Why the FCA’s consumer car finance review could change asset finance broking

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Last week’s announcement by the FCA of the final findings of its long-running car finance review could have significant implications across the indirect channels of the asset finance market, and not only for regulated agreements.

Here are three reasons why:

1. Lenders may have to conduct regular compliance checks on introducers

In my view the biggest impact of the FCA’s report has attracted relatively little attention. 

This is the FCA’s statement:

We were particularly concerned that some lenders appear to take the view that it is sufficient to check that a broker is FCA-authorised, as it can be assumed that they will be compliant with FCA rules (as the FCA will monitor compliance).

The regulator linked this to an existing requirement for lenders to take reasonable steps to ensure that persons acting on their behalf are themselves compliant.

The FCA might have got itself confused here, as an introducer is surely acting on its own behalf when broking, not that of the lender (unless they are Appointed Representatives).
In any case, FCA Principles for Business require lenders to conduct their business with due care. It would, for example, seem careless to accept introductions from a firm that is misleading customers about finance on its website.

If lenders must now go further and carry out regular due diligence on their introducers, as the FCA seems be implying, this could involve regular testing of firms’ policies and procedures. There’s a risk that could become untenably costly and burdensome in many cases, particularly for smaller firms dealing with multiple lenders.

2. The replacement for Difference in Charges (DiC) commissions could shift power between brokers and between brokers and lenders

As expected, the FCA concluded that existing commission models lead to poor outcomes for a significant number of consumers, with lenders’ controls not mitigating the risks sufficiently.

There’s no guidance yet on what the FCA will do about this, but many banks still using DiC arrangements will now be looking to replace them. Given the strength of the FCA’s views, they may feel obliged to do this for both consumer and small business finance.

If brokers can’t now set prices, lenders must do so. In a competitive market it shouldn’t make much difference to most prices, although the FCA clearly expects otherwise in some cases. The change will require negotiations between lenders and brokers. Will it shift the balance of power, and perhaps returns, from brokers to lenders? Will larger brokers negotiate better deals than smaller firms?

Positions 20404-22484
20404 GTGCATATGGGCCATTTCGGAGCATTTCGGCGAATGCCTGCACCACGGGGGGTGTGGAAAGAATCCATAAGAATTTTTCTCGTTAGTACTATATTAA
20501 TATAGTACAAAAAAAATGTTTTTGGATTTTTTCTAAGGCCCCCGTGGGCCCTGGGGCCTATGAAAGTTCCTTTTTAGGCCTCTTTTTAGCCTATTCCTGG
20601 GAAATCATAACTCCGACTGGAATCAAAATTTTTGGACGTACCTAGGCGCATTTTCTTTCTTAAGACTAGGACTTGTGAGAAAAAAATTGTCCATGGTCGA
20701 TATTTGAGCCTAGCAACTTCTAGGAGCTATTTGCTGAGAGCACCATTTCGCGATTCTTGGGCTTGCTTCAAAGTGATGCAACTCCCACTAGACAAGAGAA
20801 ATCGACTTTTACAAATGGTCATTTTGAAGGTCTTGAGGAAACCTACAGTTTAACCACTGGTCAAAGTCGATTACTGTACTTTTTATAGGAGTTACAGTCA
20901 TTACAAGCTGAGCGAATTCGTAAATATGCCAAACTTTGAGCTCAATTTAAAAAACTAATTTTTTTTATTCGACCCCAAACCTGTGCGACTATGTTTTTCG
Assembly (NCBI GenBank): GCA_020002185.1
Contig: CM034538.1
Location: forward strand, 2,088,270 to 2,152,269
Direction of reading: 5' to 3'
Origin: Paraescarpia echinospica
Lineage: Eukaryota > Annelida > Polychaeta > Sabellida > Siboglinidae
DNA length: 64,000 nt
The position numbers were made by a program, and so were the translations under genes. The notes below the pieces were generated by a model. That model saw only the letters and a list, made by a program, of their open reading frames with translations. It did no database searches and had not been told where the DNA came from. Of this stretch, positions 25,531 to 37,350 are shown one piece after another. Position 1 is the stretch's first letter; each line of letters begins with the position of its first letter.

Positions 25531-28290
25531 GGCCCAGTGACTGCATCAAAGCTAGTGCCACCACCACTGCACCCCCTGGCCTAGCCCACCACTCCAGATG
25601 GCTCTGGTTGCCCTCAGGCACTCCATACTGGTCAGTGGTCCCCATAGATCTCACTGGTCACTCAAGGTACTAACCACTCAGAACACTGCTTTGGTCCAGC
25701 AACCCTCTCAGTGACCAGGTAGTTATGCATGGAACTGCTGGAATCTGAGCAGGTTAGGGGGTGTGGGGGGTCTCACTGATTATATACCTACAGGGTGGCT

The effects are likely to be complicated. For better or worse, we will be moving away from a model that generally works fairly for asset finance brokers and their customers. DiC isn’t perfect but it facilitates a viable – often not more than that – return for hundreds of independent asset finance brokers serving small businesses across the country.

Having to abandon DiC, driven by what appear now to be largely historic problems in the consumer car finance sector, does not auger well for asset finance and UK small business finance more generally.

3. Simplification and technology is looking more necessary (and possible) than ever

The need for increased supervision from lenders, together with new commission models, are only two drivers for change in the indirect asset finance channel. In its report last week, the FCA also flagged concerns over affordability assessments and product explanations.

All of this has to be considered alongside other regulatory developments including:

  • Extension of the Financial Ombudsman Services’ jurisdiction to more small businesses and the increase in maximum compensation limits
  • The FCA’s Senior Managers and Certification Regime taking effect for motor and asset finance firms in December
  • For the growing number of signed-up firms, the Lending Standards Board’s rules for asset finance.

It’s early days still, and I look forward to hearing the views of experts from the motor finance industry at the International Asset Finance Network Forum on April 4, but I consider three outcomes from all of these developments are looking possible:

  • The role of many existing limited permission firms (firms that aren’t in the financial sector, such as car dealers) will change. The broker or lender will provide terminals, or apps on the customers’ own device, to enable the customer to enquire about finance and make an application. Their staff won’t discuss finance direct with customers. Firms may then ditch their FCA permissions and instead become Introducer Appointed Representatives of the brokers or lenders they deal with.
  • Existing lenders, or even possibly new fintech entrants, will simplify products for regulated customers. In the motor finance market, and possibly more widely too, products will be easier to understand, with fewer charges or options. Where affordability is not obvious there could be more focus on flexible hire rather than credit solutions.
  • Some smaller asset finance brokers may decide to merge to help them secure viable commission rates and to deal better with extra supervision from lenders whilst maintaining independence. Mergers could also deliver benefits in helping the firms to become better positioned to raise block finance, or for sale.

 * Julian Rose is Director of consultancy Asset Finance Policy. His publications include Apex Insight reports on Used Car Finance, Retail Point of Sale Finance, and other sectors. He is joint author with Stephen Bassett of the A to Z of Leasing and Asset Finance, published in February in a revised and expanded second edition. He is also the author of the annual Asset Finance 50 (AF50), published in association with Asset Finance International.